Ductless mini-splits can also pose less of a safety risk than window-mounted air conditioners.
A ductless mini-split system has a higher initial cost than a window-mounted air conditioner. But ductless mini-split systems can offer homeowners more solutions to their cooling – and heating – needs.
Other Important Factors: Proper Installation and Equipment Matching
A 13-SEER system and a 20-SEER system, for example, both cool your home to a set temperature. But a 20-SEER system has the potential to do the job more efficiently if it’s installed correctly.
A proper installation is an important factor in your system’s efficiency. If improperly installed, a system that’s rated 20 SEER will not operate at 20-SEER efficiency.
Though contractors typically recommend that homeowners replace heat pumps and air handlers at the same time, a new air conditioner must also match your existing equipment if you aren’t replacing your furnace.
An air conditioner relies on equipment located in your furnace to cool your home efficiently. If the blower motor in your old furnace doesn’t match your new air conditioner, you won’t get the efficiency you paid for.
Other factors can affect an air conditioner or heat pump’s efficiency, which means that there are multiple reasons a new air conditioner or heat pump isn’t running at its peak efficiency. Systems also become less efficient over time.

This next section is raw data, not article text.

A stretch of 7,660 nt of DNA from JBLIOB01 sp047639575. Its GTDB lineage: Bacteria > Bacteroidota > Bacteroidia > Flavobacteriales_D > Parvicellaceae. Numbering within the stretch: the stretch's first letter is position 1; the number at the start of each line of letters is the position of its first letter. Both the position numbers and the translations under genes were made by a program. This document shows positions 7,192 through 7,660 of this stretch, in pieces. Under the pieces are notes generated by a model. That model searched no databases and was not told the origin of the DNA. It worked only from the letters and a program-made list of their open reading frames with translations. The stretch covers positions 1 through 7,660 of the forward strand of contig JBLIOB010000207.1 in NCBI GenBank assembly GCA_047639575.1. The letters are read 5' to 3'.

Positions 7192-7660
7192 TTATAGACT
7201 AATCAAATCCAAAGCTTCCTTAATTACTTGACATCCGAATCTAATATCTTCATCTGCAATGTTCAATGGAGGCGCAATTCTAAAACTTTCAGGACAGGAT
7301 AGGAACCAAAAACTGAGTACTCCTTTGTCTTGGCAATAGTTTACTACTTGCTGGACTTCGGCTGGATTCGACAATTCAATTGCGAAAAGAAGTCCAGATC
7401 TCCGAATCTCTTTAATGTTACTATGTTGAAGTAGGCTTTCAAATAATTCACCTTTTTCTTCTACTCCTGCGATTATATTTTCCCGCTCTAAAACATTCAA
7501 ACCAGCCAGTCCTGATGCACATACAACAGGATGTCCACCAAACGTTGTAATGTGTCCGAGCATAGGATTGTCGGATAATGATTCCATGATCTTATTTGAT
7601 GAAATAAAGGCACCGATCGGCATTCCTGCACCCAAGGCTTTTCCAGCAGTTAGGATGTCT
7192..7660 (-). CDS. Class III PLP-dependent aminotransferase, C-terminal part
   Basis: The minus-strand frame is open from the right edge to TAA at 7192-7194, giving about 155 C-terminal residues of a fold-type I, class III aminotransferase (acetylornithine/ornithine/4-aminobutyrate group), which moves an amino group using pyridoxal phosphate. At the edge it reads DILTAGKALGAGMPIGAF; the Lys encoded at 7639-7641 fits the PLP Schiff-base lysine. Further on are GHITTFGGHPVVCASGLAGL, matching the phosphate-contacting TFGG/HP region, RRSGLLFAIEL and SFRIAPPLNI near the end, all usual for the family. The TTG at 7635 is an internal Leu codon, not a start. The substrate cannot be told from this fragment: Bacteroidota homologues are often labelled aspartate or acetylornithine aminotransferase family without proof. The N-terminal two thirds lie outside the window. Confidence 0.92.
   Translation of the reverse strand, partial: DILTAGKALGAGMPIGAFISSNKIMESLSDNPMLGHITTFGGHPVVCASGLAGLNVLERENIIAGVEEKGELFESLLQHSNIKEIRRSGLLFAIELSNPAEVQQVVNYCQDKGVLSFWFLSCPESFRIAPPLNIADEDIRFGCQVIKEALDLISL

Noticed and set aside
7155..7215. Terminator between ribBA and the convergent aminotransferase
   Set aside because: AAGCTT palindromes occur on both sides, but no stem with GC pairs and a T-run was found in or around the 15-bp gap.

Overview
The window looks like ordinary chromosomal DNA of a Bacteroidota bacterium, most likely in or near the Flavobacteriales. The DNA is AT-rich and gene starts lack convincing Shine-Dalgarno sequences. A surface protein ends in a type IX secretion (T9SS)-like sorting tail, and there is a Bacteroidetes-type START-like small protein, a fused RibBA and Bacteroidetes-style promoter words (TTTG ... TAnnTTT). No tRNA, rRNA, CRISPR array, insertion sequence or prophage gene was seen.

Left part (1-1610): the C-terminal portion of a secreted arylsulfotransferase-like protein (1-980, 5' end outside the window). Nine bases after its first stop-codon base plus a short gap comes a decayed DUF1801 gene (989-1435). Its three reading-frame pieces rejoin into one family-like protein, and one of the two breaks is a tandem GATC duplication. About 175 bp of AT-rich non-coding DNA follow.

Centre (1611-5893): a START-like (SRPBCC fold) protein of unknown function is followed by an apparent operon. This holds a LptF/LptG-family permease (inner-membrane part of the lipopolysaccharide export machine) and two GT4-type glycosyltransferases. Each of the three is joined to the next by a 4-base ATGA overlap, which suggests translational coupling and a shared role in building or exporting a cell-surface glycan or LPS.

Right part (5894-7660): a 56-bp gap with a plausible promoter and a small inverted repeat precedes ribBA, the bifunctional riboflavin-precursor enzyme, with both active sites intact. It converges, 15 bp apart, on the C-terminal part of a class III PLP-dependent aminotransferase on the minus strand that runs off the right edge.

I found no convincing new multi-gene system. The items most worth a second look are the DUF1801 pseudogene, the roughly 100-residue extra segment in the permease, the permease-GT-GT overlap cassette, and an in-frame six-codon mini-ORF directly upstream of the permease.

A SEER rating doesn’t guarantee that an air conditioner or heat pump will always operate on its SEER level. For example, a 20-SEER rating means that the system can operate up to 20 SEER.
What Are the Benefits of a Higher SEER Rating?
While SEER ratings won’t be the only factor in your decision, let’s discuss some of the benefits that come with higher-efficiency systems.
Cooling systems with higher SEER ratings can also provide more comfort than, say, 13 SEER systems.
Mid- and high-efficiency systems typically offer two-stage and variable-speed cooling, respectively, which can increase your comfort.
Entry-level equipment like 13-SEER air conditioners and heat pumps only have one setting – 100% capacity, which means that your system can only be 100% on or 100% off. This is called single-stage cooling.
Single-stage systems can struggle to cool homes with multiple stories due to their decreased runtimes.
Single-stage systems are also the noisiest of the modern options, which some homeowners may find annoying.
With two-stage cooling, the system has two settings: 100% capacity and a lower setting that’s typically around 70% capacity.
This second, lower setting allows two-stage systems to better maintain the temperature in your home, which results in fewer temperature spikes.